[accessed 3 June 2011]

[accessed 18 December 2016]

The Editor, Sir:  It has been brought to my attention that the number of children vending on the streets has reached an alarming level. It is as if the number is doubling. What is even more troubling is the fact that these children can be seen during school hours 'higglering'.

Illiteracy - fuel for crime in Clarendon

Gareth Manning and Mark Titus, Jamaica Gleaner, November 2, 2008

[accessed 3 June 2011]

[accessed 19 December 2016]

STREET CHILDREN - Illiteracy is probably most common among Clarendon's 175 street and working children who have poor attendance records at school. Most are between the ages of 11 and 17 years old. The street children study of 2002 reported that most of them worked in the vicinity of the May Pen Market and along the coast in Race Course and Rocky Point.

Marlon (not his real name) was one of those boys. The Sunday Gleaner met him last year on a trip to the Rocky Point fishing district, an area notorious for its robust gun- and-drugs trade.

At 13 years old, Marlon could not read or write, although he was attending an all-age school. He was only attending school for three days of the week - Monday to Wednesday. Thursday and Friday were spent on the fishing beach selling juices to hot, thirsty fisher folk.

"Mi parents dem no response fi mi," he told us then. His words were few, but very profound. He was one of 14 children for his mother. The man he said is his father has never claimed paternity. With neither of his parents taking responsibility for him, he lives with his grandmother.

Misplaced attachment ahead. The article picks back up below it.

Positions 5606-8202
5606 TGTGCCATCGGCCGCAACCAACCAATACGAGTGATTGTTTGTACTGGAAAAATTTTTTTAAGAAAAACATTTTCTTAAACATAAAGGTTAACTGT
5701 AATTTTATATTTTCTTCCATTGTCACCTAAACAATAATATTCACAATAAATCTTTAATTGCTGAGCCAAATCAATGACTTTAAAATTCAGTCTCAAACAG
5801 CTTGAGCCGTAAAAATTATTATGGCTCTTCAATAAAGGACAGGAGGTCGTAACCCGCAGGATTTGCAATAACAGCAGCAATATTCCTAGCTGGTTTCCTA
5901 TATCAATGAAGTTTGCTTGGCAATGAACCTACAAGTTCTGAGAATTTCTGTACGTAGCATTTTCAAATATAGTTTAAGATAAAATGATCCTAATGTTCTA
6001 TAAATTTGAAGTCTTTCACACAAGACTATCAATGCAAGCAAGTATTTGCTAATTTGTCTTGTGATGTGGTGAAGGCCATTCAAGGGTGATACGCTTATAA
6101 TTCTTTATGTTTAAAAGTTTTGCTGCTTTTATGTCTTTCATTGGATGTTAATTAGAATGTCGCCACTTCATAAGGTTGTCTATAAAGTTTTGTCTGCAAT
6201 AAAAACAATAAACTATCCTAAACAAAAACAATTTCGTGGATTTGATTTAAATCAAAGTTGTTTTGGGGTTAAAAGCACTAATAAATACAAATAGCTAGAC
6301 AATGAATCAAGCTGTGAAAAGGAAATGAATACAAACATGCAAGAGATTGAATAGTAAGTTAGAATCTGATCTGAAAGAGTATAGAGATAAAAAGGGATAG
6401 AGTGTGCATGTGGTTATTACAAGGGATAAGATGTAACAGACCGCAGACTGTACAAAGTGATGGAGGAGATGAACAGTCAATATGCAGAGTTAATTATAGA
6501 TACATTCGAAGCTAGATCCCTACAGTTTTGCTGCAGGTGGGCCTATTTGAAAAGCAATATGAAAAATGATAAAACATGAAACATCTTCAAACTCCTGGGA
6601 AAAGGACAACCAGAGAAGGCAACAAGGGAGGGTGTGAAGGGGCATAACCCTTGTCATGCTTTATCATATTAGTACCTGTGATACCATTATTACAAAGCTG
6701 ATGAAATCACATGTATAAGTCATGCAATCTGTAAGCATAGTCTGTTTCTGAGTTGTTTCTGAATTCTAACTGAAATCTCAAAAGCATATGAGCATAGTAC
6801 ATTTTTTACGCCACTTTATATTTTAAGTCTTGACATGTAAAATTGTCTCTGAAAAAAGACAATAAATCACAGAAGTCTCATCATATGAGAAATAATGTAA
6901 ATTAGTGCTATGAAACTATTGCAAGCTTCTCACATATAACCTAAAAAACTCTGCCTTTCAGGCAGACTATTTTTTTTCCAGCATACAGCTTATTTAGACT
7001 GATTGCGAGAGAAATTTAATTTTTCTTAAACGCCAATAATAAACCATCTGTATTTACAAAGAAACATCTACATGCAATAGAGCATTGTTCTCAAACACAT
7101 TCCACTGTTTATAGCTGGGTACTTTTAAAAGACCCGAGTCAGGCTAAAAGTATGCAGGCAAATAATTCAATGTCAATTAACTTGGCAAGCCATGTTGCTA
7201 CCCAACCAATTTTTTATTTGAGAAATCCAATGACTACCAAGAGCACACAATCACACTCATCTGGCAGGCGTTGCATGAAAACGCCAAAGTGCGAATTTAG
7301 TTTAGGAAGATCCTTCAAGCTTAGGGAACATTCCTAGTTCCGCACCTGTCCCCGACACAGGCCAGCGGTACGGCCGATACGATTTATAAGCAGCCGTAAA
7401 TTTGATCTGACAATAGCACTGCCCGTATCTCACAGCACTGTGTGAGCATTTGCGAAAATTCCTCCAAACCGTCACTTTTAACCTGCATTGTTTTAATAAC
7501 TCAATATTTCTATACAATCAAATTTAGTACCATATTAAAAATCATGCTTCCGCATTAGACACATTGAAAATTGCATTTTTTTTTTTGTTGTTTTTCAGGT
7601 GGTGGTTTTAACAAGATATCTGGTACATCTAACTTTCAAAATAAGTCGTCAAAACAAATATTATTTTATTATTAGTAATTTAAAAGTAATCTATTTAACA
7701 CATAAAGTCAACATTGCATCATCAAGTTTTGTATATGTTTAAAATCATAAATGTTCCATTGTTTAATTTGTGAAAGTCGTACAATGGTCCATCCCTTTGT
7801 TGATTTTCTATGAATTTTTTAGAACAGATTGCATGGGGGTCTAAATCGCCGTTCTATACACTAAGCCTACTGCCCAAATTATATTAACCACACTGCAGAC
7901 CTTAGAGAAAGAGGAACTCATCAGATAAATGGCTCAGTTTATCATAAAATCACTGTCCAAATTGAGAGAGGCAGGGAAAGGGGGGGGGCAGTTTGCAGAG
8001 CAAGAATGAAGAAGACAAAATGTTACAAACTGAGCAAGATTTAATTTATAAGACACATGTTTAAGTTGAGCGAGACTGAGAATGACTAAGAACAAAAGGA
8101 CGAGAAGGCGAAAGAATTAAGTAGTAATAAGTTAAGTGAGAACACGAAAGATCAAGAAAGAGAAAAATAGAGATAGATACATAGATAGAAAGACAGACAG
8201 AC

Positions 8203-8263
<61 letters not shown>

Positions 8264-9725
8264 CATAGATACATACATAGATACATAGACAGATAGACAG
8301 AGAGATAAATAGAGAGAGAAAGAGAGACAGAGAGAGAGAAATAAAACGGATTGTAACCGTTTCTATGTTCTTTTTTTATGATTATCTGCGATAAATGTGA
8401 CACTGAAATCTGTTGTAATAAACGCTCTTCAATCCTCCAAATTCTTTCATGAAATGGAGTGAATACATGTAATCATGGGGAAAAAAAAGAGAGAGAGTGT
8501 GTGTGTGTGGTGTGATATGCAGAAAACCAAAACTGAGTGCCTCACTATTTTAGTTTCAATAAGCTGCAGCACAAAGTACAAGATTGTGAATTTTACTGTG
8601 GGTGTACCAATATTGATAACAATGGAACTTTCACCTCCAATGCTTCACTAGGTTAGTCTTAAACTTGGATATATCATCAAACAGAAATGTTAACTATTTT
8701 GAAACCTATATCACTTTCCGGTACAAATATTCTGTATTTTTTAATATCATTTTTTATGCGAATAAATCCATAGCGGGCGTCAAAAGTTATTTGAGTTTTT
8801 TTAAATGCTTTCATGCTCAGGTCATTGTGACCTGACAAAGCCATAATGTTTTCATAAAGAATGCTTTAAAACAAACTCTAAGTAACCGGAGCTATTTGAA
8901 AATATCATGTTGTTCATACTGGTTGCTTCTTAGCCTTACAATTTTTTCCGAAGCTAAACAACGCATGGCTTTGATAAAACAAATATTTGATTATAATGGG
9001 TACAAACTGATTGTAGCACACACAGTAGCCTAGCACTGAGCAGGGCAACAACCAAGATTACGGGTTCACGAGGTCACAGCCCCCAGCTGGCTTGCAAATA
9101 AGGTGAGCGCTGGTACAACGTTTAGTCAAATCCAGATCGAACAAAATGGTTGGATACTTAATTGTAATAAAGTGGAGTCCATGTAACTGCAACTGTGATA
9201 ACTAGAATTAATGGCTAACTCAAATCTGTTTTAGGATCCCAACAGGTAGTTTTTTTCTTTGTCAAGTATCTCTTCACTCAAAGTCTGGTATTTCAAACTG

No night out for street kids

Taneisha Lewis, Jamaica Observer, April 05, 2007

[accessed 24 September 2011]

Government, grappling with the growing problem of children roaming the streets, especially at nights, plans to use retired policemen to keep them off and warned parents that they would face prosecution.

The Child Development Agency (CDA), said the minister, would be seeking to find a location to house the children where they would be cared for until their parents are located. "We haven't really worked out the logistic, but we are going to also find the parents and prosecute the parents," the minister added.

Street kids dilemma

Petre Williams, Jamaica Observer, August 13, 2006

[accessed 3 June 2011]

The practice of putting street-wise kids in foster care or children's homes is futile and will end in rebellion, a clinical psychologist is warning Jamaica.  Dr Pearnel Bell, who practises out of tourist resort city Montego Bay in St James, also pleaded for a change of tactics to help street children rejoin mainstream society and give them a chance to live a normal childhood.

Golding urges action to rescue street children from violence, sexual abuse

Balford Henry, Jamaica Observer, April 24, 2006

At one time this article had been archived and may possibly still be accessible [here]

[accessed 3 June 2011]

"At the rate that the Possibility Programme is going, children are going to be coming on the streets faster than you are able to accommodate them in this programme. We really need to first of all get hold of them and just rescue them," Golding insisted

"The kind of things they are exposed to on the streets, the violence and the sexual abuse, we just need to get hold of them and put them under some sort of care and guidance." And, Davies insisted: "As well as to get to the root causes."